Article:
Kasss books include The Beginning of Wisdom: Reading Genesis (2003); Life, Liberty, and the Defense of Dignity: The Challenge for Bioethics (2002); Wing to Wing, Oar to Oar: Readings on Courting and Marrying (2000, with his wife, Amy A. Kass); The Ethics of Human Cloning (1998, with James Q. Wilson); The Hungry Soul: Eating and the Perfecting of Our Nature (1994); and Toward a More Natural Science: Biology and Human Affairs (1985). As chairman of the Presidents Council on Bioethics, he oversaw the publication of several widely discussed reports, including Human Cloning and Human Dignity: An Ethical Inquiry (2002), Beyond Therapy: Biotechnology and the Pursuit of Happiness (2003), an anthology, Being Human: Core Readings in the Humanities (2004), as well as Taking Care: Ethical Caregiving in Our Aging Society (2005).
Kasss many articles on bioethics, medicine, science, philosophy, religion and culture, and family life have appeared in The New Republic, The Washington Post, The Weekly Standard, First Things, Commentary, The American Scholar, The Public Interest, The New Atlantis, Commonweal, Science, the Journal of the American Medical Association, and many academic and medical journals.
Kass has received numerous awards and honors, including a National Institutes of Health Postdoctoral Fellowship (1963-1967); a John Simon Guggenheim Memorial Foundation Fellowship (1972-1973); an NEH fellowship (1973-74); the Quantrell Award for Excellence in Undergraduate Teaching (1983); the Amoco Foundation Award for Distinguished Contributions to Undergraduate Teaching (1993); and the Bradley Prize awarded by the Lynde and Harry Bradley Foundation (2003). He served on NEHs National Council on the Humanities from 1984 to 1991. Kass lives in Washington, D.C., and Chicago, with his wife Amy. They have two daughters and four granddaughters.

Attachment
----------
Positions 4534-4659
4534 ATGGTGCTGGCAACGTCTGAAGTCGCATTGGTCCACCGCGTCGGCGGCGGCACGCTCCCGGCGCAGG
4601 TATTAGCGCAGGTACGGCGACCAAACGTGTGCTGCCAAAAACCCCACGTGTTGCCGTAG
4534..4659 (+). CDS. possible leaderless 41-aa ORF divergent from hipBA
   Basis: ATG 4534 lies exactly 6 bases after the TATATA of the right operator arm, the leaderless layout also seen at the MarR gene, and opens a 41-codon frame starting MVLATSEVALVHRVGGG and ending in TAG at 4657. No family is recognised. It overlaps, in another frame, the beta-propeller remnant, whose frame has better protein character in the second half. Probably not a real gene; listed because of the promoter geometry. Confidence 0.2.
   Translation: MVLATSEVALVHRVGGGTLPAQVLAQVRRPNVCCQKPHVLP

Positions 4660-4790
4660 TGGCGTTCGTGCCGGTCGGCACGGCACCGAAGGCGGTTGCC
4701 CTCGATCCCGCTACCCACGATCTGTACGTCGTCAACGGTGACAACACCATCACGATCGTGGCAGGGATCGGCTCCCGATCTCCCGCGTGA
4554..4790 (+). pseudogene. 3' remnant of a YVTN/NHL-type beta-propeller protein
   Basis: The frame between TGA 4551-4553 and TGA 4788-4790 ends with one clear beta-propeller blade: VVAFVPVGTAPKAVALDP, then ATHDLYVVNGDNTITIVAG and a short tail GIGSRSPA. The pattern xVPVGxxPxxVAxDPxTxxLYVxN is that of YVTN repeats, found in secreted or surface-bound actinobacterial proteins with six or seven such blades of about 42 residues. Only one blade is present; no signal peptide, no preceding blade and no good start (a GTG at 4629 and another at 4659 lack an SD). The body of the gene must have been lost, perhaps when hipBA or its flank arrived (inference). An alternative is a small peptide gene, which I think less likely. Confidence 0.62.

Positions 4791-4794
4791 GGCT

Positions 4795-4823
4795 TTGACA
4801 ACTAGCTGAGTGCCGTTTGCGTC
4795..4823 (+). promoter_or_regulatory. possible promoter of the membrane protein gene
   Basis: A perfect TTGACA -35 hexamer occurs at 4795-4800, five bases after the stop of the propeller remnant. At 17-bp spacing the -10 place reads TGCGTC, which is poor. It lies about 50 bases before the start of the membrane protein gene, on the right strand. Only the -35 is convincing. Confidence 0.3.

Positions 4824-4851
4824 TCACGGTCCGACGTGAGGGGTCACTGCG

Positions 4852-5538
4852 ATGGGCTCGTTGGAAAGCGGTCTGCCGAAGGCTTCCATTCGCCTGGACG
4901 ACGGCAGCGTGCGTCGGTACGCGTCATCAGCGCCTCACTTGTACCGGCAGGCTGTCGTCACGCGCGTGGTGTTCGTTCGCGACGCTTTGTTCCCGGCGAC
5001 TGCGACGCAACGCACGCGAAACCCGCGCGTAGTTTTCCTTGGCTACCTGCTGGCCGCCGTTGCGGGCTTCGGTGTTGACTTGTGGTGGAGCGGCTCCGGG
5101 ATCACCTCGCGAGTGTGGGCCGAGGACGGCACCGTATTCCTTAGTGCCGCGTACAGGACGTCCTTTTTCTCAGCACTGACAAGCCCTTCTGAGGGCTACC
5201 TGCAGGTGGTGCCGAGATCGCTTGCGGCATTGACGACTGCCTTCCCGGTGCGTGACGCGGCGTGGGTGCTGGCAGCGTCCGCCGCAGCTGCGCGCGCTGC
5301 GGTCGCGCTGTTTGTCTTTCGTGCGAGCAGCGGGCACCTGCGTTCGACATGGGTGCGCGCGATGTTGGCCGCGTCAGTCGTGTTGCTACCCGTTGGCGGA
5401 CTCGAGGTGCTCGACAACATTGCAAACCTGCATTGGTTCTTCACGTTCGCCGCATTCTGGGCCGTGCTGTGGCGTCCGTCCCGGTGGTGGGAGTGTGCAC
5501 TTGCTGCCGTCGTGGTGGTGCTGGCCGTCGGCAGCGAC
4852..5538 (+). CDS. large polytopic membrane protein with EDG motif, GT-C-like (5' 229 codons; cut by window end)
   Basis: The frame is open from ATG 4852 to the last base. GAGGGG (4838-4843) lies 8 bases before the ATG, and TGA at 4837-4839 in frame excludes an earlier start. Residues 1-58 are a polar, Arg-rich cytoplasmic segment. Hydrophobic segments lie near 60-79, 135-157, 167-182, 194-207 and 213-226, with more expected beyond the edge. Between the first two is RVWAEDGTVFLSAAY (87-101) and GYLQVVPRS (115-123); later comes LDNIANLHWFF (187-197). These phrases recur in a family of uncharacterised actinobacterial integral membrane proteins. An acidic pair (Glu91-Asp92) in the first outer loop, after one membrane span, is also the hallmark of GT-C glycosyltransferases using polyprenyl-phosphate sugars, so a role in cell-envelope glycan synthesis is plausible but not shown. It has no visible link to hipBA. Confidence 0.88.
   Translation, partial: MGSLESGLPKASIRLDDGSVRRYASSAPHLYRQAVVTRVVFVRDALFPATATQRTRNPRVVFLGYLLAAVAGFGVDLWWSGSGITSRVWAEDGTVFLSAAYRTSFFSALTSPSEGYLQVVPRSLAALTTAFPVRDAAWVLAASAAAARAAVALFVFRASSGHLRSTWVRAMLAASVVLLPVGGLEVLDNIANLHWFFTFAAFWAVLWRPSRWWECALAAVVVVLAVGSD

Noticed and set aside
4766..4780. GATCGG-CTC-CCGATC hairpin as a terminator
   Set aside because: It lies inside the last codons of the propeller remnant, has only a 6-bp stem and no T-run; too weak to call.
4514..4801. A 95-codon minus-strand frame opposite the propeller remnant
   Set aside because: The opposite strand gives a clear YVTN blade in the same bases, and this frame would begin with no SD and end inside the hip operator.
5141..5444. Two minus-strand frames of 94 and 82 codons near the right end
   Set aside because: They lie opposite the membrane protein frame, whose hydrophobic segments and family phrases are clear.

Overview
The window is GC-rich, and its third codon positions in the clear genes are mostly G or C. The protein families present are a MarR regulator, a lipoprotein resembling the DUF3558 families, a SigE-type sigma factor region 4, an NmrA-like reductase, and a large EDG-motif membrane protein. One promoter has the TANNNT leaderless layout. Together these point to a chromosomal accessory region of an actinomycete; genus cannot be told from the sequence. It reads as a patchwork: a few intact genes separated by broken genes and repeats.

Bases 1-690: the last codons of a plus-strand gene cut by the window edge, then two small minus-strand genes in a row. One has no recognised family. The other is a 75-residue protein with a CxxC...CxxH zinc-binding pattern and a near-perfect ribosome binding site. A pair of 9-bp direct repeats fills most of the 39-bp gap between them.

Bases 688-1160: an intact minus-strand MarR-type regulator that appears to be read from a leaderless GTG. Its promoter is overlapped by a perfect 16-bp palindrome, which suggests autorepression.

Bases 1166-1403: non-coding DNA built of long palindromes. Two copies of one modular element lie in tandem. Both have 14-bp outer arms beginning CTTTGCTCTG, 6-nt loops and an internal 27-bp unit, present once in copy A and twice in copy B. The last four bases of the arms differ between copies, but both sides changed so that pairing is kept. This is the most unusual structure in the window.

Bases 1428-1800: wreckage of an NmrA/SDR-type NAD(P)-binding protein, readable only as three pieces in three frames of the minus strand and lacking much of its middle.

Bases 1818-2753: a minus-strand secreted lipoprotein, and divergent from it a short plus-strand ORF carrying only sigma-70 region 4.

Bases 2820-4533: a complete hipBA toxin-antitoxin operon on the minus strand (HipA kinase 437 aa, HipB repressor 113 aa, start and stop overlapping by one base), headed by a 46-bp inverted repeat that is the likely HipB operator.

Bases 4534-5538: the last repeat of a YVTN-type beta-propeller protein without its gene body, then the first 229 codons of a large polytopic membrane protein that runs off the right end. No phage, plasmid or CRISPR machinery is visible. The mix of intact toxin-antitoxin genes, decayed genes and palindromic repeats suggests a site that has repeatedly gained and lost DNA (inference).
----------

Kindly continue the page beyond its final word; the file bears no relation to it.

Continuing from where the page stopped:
NEH gratefully acknowledges the generous support for this year's Jefferson Lecture provided by Roger and Susan Hertog, the President's Committee on the Arts and the Humanities, and the National Trust for the Humanities.
The annual NEH-sponsored Jefferson Lecture is the most prestigious honor the federal government bestows for distinguished intellectual achievement in the humanities.
Why, I wondered then, was there more honor, decency, and dignity among the impoverished and ignorant but church-going black farmers with whom we had lived than among my privileged and educated fellow graduate students at Harvard, whose progressive opinions I shared but whose self-absorption and self-indulgence put me off.
If poverty and superstition were the cause of bad character, how to explain this?
“From 2001 to 2005, Kass was chairman of the Presidents Council on Bioethics.”
It’s ironic that Obama just recently unraveled Kass’s highly principled stand against federal funding of stem cell research. I’d love for the media to force Obama to explain why his judgment about stem cells is superior to that of the individual being accorded this highest honor (especially given that in the campaign he conceded that questions about when life begins were above his pay-grade).
I'd love that, too.